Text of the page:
Interviewing Family: Why not Why?
What’s wrong with “Why?” In the previous post, I wrote about asking open-ended questions, that is, questions that would elicit a lengthy story or explanation. Something more than a yes or no answer. “Why?” is a question designed to get a lengthy reply. So why don’t I say to use “why?”
The answer is not “Because I said so.” But there’s something about that famous familial exchange (“Why?” “Because I said so!”) that gets at the heart of Why Not Why.
Remember the two parts of attitude I mentioned yesterday?
- Be Curious.
- Be Non-Judgmental.
Asking a question using the word “Why?” might sound judgemental.
Especially if you’re family.
When a family member asks another family member a question that begins with Why?, it might put the second person on the defensive in the same way as “Why didn’t you take out the trash?”
You want to elicit information and stories, not put the person on the spot.
(I’m indebted to Kim Leatherdale’s comments on the Lifetime Memories and Stories podcast for making this point explicit.)
I’ve gotten lots of insight on communication inside families from socio-linguist Deborah Tannen’s book I Only Say This Because I Love You Talking to Your Parents, Partner, Sibs, and Kids When You’re All Adults. Communication inside families have a tension between what Deborah Tannen refers to as “our simultaneous but conflicting desires for connection and control” (p. 11) We talk to connect and to share our connection with a family member. But we also use language to control the other person. It goes way back to relationships that are very dominant and hierarchical and controlling. After all, what’s more dominant to a young child than a parent?
Control and connection are intertwined, often conflicting forces that thread through everything said in a family. These dual forces explain the double meaning of caring and criticizing. Giving advice, suggesting changes, and making observations are signs of caring when looked at through the lens of connection. But looked at through the lens of control, they are put-downs, interfering with our desire to manage our own lives and actions, telling us to do things differently than we choose to do them. That’s why caring and criticizing are tied up like a knot. [p. 13, paperback edition]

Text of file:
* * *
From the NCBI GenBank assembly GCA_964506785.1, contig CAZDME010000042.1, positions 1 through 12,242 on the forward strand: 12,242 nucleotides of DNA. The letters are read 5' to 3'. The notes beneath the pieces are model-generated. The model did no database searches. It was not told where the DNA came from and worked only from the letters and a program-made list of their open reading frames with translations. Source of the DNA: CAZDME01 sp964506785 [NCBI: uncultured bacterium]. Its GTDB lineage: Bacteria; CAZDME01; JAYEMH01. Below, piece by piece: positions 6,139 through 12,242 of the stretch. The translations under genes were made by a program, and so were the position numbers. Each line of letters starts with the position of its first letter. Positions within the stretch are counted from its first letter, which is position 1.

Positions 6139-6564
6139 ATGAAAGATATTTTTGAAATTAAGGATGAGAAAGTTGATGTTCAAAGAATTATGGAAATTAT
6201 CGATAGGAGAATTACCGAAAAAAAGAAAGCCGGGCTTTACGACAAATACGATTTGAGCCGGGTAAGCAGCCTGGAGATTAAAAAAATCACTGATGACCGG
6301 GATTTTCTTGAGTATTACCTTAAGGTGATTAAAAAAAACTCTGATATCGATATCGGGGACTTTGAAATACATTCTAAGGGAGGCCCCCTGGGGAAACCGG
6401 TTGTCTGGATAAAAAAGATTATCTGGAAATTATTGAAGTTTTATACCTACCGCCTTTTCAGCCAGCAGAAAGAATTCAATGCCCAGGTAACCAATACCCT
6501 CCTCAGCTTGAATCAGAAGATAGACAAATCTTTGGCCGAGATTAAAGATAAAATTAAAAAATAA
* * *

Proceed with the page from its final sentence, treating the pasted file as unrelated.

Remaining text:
Asking a question that begins with Why inserts itself into the nexus of the caring-criticizing conflict. Find a way to avoid getting entangled in the ambiguities of connection-control and caring-criticism.
When you’re engaged in eliciting stories, avoid Why…?.
How to ask a Why? question differently
Instead of asking, say, Why did you change jobs? ask the question this way:
What was your thinking at the time?
What was going on when you decided to change jobs?
The two What was…? options sound friendlier and non-threatening.
If you want to hear a master interviewer whose style is very open and curious and nonjudgemental, I heartily recommend listening to Dick Gordon, the radio host of the public radio program The Story. He’s a master at the curious and nonjudgemental non-Why? question that gets at the reason why. (Plus, the stories on his show are pretty danged interesting, too)
So when you sit down to interview family, think of ways to make your questions 100% curious and 0% intimidating. There are other ways to get at Why without asking why.
Until then—have you tried to ask a question—a simple basic question—and had your intentions misunderstood? What happened? Describe it in the comments.
This is good advice, and very timely for me. We’ll be traveling around this summer visiting older relatives, and this will help us I’m sure! Thanks!